How to Treat Sleep Apnea Without a CPAP?

Sleep apnea affects 25 percent of men and 10 percent of women, according to the Cleveland Clinic. It occurs when your upper airway repeatedly becomes blocked and reduces or stops your breathing during the night. If not treated, it can also cause high blood pressure, heart attacks, diabetes and stroke.

Doctors often suggest patients use a CPAP machine to treat obstructive sleep apnea. But are there other treatments?

If you find yourself without a CPAP machine, here’s are ways you can treat it.

Avoid Sleep Apnea by Losing Weight

Obesity is one of theObesity is one of the major causes of sleep apnea symptoms. Losing weight can help alleviate symptoms immensely and cause you to avoid a CPAP machine. Making lifestyle changes with a healthy diet and daily exercise can help with symptoms and get you on the right path to improving your sleep.

Additional upper body weight puts more pressure on the chest and airways, thus making it more difficult to breathe. Even losing a small amount of weight can help. The more weight you lose, the better you will feel.  

Check with your doctor about how to lose weight to avoid a CPAP. After you lose weight, you may want to get tested again to see if it helps.

Sleeping Position 

A change in your sleeping position may also help your symptoms. 

Some studies show sleeping on your back can make your obstructive sleep apnea worse. You may want to alter your position to your side.

It’s best to discuss with your doctor how you sleep. You may also consider a body pillow to help make sleeping on your side more comfortable. They come in all shapes and sizes and can help you get a better night’s rest.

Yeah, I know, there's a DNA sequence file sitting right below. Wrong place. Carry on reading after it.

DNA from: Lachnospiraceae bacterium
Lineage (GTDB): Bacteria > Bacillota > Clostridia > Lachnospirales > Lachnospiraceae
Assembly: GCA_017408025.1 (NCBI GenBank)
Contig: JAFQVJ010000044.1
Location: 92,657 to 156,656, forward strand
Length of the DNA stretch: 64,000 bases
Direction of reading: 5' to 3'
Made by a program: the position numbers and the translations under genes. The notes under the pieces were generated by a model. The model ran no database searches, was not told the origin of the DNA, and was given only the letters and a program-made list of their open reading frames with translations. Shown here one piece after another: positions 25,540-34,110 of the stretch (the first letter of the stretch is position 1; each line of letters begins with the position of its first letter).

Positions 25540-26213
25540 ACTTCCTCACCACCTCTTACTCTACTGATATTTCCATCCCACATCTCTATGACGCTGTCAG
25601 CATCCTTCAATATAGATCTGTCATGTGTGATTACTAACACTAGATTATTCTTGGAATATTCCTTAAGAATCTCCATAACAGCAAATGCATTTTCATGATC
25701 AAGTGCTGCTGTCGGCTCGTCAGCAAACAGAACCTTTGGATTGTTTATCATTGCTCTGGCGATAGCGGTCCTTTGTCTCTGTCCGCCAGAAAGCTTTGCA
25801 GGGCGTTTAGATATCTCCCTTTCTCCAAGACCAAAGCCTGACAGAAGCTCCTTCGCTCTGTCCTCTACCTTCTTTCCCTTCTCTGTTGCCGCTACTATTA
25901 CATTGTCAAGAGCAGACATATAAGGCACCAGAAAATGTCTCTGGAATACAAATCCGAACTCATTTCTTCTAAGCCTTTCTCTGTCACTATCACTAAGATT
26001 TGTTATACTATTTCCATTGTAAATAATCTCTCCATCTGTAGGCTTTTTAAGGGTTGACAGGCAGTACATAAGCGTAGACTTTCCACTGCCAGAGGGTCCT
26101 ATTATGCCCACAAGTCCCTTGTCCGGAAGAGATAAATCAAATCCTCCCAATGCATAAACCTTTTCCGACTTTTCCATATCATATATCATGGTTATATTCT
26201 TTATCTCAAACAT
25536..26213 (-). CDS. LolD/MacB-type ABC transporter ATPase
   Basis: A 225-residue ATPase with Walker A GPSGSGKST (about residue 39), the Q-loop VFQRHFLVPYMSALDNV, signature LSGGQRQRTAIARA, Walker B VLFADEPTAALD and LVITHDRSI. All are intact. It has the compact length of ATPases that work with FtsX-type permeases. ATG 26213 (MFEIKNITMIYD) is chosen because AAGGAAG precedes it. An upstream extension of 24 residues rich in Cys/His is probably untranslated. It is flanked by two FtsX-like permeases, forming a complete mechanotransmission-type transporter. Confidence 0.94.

A sleep positioner can also be a great solution to look into if you find yourself more prone to sleeping on your back.


It’s not always your weight or sleeping position that can cause obstructive sleep apnea. It could be the way you are made!

Check with your doctor about your tonsils, nasal passages, and even if you have a deviated septum. All of these parts of your anatomy can affect sleep apnea. They cause you not to breathe the way you should.  

Enlarged tonsils, swollen adenoids, tissues around the soft palate can all cause sleep apnea symptoms. 

It may seem drastic, but surgery can improve airflow. If you don’t want a CPAP, you might consider surgery to improve your night’s sleep and avoid other serious health problems. 


Mouthguards force your lower jaw forward to allow more air to flow into your lungs. They can be an inexpensive way to avoid a CPAP machine. A sleep apnea test can help you figure out if this is the right step for you.

A mouthguard relaxes the muscles in your mouth and jaw to help you breathe easier. They are often a great sleep apnea treatment for those who want to avoid a CPAP machine.

For mild to moderate cases, you can try an alternative therapy that mimics your typical breathing patterns and creates expiratory positive airway pressure that allows you to breathe normally.

Treating Sleep Apnea Without a CPAP

Plenty of ways exist to treat sleep apnea without a CPAP. They include losing weight, adjusting your sleeping position, getting surgery, and getting a mouthguard. 

If you want to explore ways to get a better night’s sleep without a CPAP, contact us today!  

About the Author


Jason Smith is recognized by the board of polysomnographic technologists (BRPT) as a registered polysomnographic technologist (RPSGT) since 2003. He is also Director of Clinical Operations for 6 multi-state sleep diagnostic facilities including the nation’s largest 20 bed sleep disorder testing center. Jason has also been a Co-Author with two research publications featured in Journal of Clinical Sleep Medicine.